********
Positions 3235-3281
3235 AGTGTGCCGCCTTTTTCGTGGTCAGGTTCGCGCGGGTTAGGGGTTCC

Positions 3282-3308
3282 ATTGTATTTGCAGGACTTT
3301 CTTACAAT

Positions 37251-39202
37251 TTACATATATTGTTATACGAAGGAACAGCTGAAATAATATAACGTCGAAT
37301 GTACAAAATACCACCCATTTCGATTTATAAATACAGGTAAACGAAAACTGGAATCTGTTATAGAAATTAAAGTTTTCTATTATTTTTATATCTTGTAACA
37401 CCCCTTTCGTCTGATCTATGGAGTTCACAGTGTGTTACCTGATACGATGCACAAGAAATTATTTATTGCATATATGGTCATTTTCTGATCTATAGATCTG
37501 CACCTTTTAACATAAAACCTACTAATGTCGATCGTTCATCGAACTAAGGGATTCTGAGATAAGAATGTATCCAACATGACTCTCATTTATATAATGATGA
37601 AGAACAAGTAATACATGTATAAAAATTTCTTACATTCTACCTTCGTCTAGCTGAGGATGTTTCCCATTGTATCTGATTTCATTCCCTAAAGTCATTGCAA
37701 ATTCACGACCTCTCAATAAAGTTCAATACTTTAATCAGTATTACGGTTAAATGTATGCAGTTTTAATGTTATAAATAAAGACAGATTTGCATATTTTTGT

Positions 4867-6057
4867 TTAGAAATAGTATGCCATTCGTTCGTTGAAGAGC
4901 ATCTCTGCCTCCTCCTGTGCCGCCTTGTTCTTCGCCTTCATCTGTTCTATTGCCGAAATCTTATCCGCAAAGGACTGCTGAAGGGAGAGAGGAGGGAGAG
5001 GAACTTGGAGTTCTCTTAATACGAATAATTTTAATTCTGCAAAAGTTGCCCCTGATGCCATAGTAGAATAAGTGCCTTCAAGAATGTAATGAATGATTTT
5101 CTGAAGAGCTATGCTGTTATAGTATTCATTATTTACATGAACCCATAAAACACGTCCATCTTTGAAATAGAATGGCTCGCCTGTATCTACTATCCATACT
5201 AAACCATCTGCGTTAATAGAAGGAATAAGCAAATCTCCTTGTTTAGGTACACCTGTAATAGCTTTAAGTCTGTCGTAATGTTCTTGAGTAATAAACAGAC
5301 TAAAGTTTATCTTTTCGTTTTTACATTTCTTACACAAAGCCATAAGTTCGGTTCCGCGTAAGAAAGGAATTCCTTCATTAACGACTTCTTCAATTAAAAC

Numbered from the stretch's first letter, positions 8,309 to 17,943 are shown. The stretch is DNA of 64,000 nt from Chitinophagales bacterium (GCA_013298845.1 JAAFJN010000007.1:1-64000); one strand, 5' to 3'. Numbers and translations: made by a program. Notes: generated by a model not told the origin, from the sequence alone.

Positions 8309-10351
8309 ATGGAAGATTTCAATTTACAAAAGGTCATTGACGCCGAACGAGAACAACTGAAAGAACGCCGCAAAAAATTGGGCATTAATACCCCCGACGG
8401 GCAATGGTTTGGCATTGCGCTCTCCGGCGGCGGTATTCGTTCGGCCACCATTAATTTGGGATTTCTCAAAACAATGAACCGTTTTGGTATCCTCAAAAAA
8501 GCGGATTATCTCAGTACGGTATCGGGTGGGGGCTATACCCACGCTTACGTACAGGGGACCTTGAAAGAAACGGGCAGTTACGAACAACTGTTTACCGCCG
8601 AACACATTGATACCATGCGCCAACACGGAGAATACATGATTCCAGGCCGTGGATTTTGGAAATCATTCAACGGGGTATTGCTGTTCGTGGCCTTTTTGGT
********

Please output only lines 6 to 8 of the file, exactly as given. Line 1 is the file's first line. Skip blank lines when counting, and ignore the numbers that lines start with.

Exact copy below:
Positions 37251-39202
37251 TTACATATATTGTTATACGAAGGAACAGCTGAAATAATATAACGTCGAAT
37301 GTACAAAATACCACCCATTTCGATTTATAAATACAGGTAAACGAAAACTGGAATCTGTTATAGAAATTAAAGTTTTCTATTATTTTTATATCTTGTAACA